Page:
(I almost put this under off-topic, but the thread starter said "no secure boot", and this does at least touch, tangentially, on the main topic, so....)

---
Do not meddle in the affairs of Wizards, for it makes them soggy and hard to light.

[ Reply to This | # ]

Somewhat disappointed about your UEFI statement.
Authored by: Anonymous on Monday, July 08 2013 @ 06:15 PM EDT
Can I say I'm just somewhat disappointed you chose a "more
closed" platform over UEFI/Secure Boot?

On Chromebooks, you can't have both "secure boot" and "your
own OS".

On x86 UEFI, you can have both "secure boot" and "your own
OS".

By choosing Chrome OS, you've chosen a hardware platform
that eliminates secure boot once you disable it in order to
install Linux (or any OS). On UEFI systems, you technically
do not even have to disable secure boot to install many
Linux OS's (those that have their loader signed by M$), but
you can even sign your own loader/kernel with your own keys
and live on a Microsoft-certificate free machine (and while
it's often hard, you can do this without booting Windows
once).

All UEFI manufacturers are required to make this possible
for the end user in their EFI Bios setups.

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Chromebooks are nice, BUT ...
Authored by: Anonymous on Tuesday, July 09 2013 @ 04:36 PM EDT

I actually considered getting one and bought a Raspberry Pi instead. (Actually, two of them.) I am using one of them (albeit not right now as I type this) as a laptop computer, having purchased an HD display (22" variety) because I can't really read the tiny screens that come with the smaller Chromebooks these days. And I like to have a real keyboard on which to type and a real mouse with which to point.

Yes, I know there's a difference between having a desktop computer and a laptop computer, but the customization possibilities of a Raspberry Pi seem endless. I have already successfully installed LibreOffice, LaTeX, LyX, maxima, Wireshark, and all kinds of other things on one of these devices using a 16 GB SD class 10 RAM card, and still have plenty of space for other things, including an ssh server, a remote desktop, several compilers, etc. And if I ever run out of space, I just have to plug in a powered USB hub and I can put on as many storage devices of whatever size I want or need.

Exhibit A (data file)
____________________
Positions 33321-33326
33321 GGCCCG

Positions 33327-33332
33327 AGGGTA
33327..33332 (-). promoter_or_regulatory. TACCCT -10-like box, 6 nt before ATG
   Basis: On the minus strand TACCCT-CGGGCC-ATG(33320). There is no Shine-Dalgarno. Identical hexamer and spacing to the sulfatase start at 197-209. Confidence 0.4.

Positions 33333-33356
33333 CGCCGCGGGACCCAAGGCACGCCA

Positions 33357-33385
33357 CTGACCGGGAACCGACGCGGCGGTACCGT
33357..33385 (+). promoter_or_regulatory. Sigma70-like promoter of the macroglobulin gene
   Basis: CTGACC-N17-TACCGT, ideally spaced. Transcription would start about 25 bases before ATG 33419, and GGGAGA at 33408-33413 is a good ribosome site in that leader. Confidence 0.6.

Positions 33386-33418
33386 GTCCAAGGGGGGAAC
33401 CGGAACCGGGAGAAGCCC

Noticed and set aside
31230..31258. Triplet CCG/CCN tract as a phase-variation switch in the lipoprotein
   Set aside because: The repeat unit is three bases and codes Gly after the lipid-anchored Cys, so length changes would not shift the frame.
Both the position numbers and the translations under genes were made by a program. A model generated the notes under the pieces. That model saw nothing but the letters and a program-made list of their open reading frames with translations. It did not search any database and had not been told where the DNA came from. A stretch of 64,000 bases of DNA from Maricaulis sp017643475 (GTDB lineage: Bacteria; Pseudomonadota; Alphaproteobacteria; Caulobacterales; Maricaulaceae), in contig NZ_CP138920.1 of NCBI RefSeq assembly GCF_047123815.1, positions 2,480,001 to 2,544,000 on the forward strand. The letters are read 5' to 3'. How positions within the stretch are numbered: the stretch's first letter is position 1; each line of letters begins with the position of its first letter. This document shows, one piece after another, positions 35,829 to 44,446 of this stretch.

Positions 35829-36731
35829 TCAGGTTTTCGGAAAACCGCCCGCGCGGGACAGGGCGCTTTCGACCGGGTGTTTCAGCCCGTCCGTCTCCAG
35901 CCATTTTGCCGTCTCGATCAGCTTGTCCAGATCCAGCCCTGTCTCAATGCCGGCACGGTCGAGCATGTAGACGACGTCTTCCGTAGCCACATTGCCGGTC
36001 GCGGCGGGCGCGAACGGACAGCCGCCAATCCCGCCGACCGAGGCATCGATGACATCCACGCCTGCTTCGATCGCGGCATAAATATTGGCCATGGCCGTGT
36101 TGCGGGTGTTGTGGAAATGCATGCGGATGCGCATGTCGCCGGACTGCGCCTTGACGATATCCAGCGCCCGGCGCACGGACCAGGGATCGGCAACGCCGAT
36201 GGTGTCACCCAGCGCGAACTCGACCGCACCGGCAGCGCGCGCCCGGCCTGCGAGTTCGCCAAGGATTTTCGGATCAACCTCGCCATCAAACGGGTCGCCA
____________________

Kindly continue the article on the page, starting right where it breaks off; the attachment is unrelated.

Plus, I'm never afraid to do brain surgery on the Pi. All I have to do is pull out the RAM card, make an image of it on another storage device if I want a full backup, and insert a completely different RAM card into the Pi, and voilà - - I have a completely different computer, possibly with a completely different Linux distribution.

I did overpay a bit for my monitor, but I think it is a good one with full HD video support, and I can use it with other computers. The Raspberry Pi itself was $39.95 and was available locally. I had an HDMI cable already, so that cost me nothing. The 16 GB SD card was about $15.00 locally. I bought a keyboard and an optical mouse locally for less than a total of $10.00. And I went ahead and paid an extra $15.00 for a beefy power supply (the type that charges your phone probably is good enough because only 1/2 an Ampere is needed, but I went ahead and got the 1.5 Ampere variety instead to allow the ports to be fully powered.) I also spent $9.00 for a nice, raspberry-colored plastic enclosure. I don't have a ruler handy, but I would say the whole enclosure is 4 inches x 3 inches x 1 inch. If you wanted to, you could stick the whole computer on the back of the monitor using adhesive-backed Velcro. In fact, you could stick SEVERAL of them on the back of the monitor, if you wanted. Then, of course, you need a standard Ethernet cable to connect the thing to the Internet to do browsing, email, and software downloads and updates. You can always add a WiFi dongle later if you want for about $15 or $20.